The Hudson Bay Company was a prominent player in the settling of St. Vincent and Pembina. Its presence was felt during the latter 18th and early 19th centuries here.
I recently requested all extent records for the HBC posts that were in or around Pembina/St. Vincent from the Hudson Bay Archives in Winnipeg. I wasn't sure they'd even allow the records to be interlibrary loaned, but to my delight, they did. Thus began hours of scrolling through microfilm, of dimly-lit faint 19th century handwriting (to me, there's no better way to spend a Saturday morning...) Until I have time to go through my copious notes from that adventure, here is some interesting trivia about 'the Company'...
The Latin motto on the HBC coat of arms is Pro Pelle Cutem, which translates roughly as "a skin for a skin". There are several interpretations of this phrase, none of which can be proven irrefutably. One suggests that it is meant to indicate that the HBC traders risked their own skins to procure furs. This interpretation derives from the Book of Job Chapter 2, verse 4: " And Satan answered the Lord and said: Skin for skin; yea all that a man hath, will he give for his life."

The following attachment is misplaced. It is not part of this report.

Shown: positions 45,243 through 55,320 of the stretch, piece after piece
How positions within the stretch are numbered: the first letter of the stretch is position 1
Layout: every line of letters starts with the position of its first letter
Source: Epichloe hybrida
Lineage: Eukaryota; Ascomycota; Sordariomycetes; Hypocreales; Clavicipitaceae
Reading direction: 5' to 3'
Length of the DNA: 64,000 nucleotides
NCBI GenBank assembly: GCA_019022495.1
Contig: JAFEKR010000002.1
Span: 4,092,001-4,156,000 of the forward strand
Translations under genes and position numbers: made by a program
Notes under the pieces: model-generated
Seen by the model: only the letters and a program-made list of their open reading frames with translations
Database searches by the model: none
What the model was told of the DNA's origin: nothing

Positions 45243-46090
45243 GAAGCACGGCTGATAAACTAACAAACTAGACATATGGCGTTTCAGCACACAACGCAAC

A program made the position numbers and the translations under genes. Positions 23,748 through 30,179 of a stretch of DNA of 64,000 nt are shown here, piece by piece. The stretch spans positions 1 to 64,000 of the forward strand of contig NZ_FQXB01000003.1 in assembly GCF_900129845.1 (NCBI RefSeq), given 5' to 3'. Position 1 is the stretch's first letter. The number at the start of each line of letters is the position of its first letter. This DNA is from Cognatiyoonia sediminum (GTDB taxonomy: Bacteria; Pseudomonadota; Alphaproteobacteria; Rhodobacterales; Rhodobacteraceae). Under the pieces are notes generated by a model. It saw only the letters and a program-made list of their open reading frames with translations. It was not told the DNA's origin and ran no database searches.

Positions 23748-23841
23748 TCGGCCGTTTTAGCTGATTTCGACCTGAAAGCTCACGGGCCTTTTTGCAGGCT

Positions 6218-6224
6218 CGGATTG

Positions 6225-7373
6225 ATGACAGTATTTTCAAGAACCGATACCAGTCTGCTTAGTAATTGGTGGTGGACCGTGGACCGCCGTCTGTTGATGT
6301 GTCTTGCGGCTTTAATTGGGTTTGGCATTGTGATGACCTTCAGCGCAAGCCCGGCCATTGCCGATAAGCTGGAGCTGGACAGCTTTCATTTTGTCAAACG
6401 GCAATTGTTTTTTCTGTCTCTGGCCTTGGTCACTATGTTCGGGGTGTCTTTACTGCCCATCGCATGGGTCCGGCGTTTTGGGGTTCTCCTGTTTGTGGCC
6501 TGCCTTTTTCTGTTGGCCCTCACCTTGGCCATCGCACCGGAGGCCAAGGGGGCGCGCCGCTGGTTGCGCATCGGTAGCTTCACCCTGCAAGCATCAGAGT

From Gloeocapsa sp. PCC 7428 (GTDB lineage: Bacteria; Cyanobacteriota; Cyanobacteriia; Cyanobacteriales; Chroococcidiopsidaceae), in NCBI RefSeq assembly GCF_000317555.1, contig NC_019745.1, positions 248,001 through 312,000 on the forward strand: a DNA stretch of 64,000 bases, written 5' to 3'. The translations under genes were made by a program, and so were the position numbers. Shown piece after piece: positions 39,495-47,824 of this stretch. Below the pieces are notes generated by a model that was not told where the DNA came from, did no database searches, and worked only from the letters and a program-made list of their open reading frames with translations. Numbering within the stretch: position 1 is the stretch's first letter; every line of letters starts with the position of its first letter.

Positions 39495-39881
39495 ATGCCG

Historian E.E. Rich proposed a somewhat different interpretation: "The Company wanted the pelt so as to get the wool from it; it wanted the skin, cutem, for the sake of the fleece, pro pelle. Such an explanation of the motto does not exclude literary and Biblical derivations, nor the possibility that the risks of a fur-trading life were in mind." This is the more plausible interpretation. Beaver fur in the 17th century was used in its natural state, or "in the pelt". Its primary value was as a source of fibres for felt-making and to that end, the more valuable part of the fur was the short, close "wool" which lay under the long silky guard hairs.
Source: Hudson Bay Archives